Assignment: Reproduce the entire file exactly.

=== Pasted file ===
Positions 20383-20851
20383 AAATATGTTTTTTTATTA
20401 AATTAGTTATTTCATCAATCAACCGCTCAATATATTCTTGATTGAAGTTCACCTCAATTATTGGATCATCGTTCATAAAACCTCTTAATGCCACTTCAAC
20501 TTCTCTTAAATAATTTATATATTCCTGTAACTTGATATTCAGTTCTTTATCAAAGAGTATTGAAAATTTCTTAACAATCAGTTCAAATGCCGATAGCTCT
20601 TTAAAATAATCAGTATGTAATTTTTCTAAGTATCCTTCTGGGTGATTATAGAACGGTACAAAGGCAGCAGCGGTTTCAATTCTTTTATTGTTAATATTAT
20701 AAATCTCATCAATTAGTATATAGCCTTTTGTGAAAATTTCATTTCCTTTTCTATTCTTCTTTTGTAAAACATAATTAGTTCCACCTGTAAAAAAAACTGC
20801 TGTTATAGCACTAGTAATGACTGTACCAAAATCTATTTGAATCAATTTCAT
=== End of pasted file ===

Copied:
Positions 20383-20851
20383 AAATATGTTTTTTTATTA
20401 AATTAGTTATTTCATCAATCAACCGCTCAATATATTCTTGATTGAAGTTCACCTCAATTATTGGATCATCGTTCATAAAACCTCTTAATGCCACTTCAAC
20501 TTCTCTTAAATAATTTATATATTCCTGTAACTTGATATTCAGTTCTTTATCAAAGAGTATTGAAAATTTCTTAACAATCAGTTCAAATGCCGATAGCTCT
20601 TTAAAATAATCAGTATGTAATTTTTCTAAGTATCCTTCTGGGTGATTATAGAACGGTACAAAGGCAGCAGCGGTTTCAATTCTTTTATTGTTAATATTAT
20701 AAATCTCATCAATTAGTATATAGCCTTTTGTGAAAATTTCATTTCCTTTTCTATTCTTCTTTTGTAAAACATAATTAGTTCCACCTGTAAAAAAAACTGC
20801 TGTTATAGCACTAGTAATGACTGTACCAAAATCTATTTGAATCAATTTCAT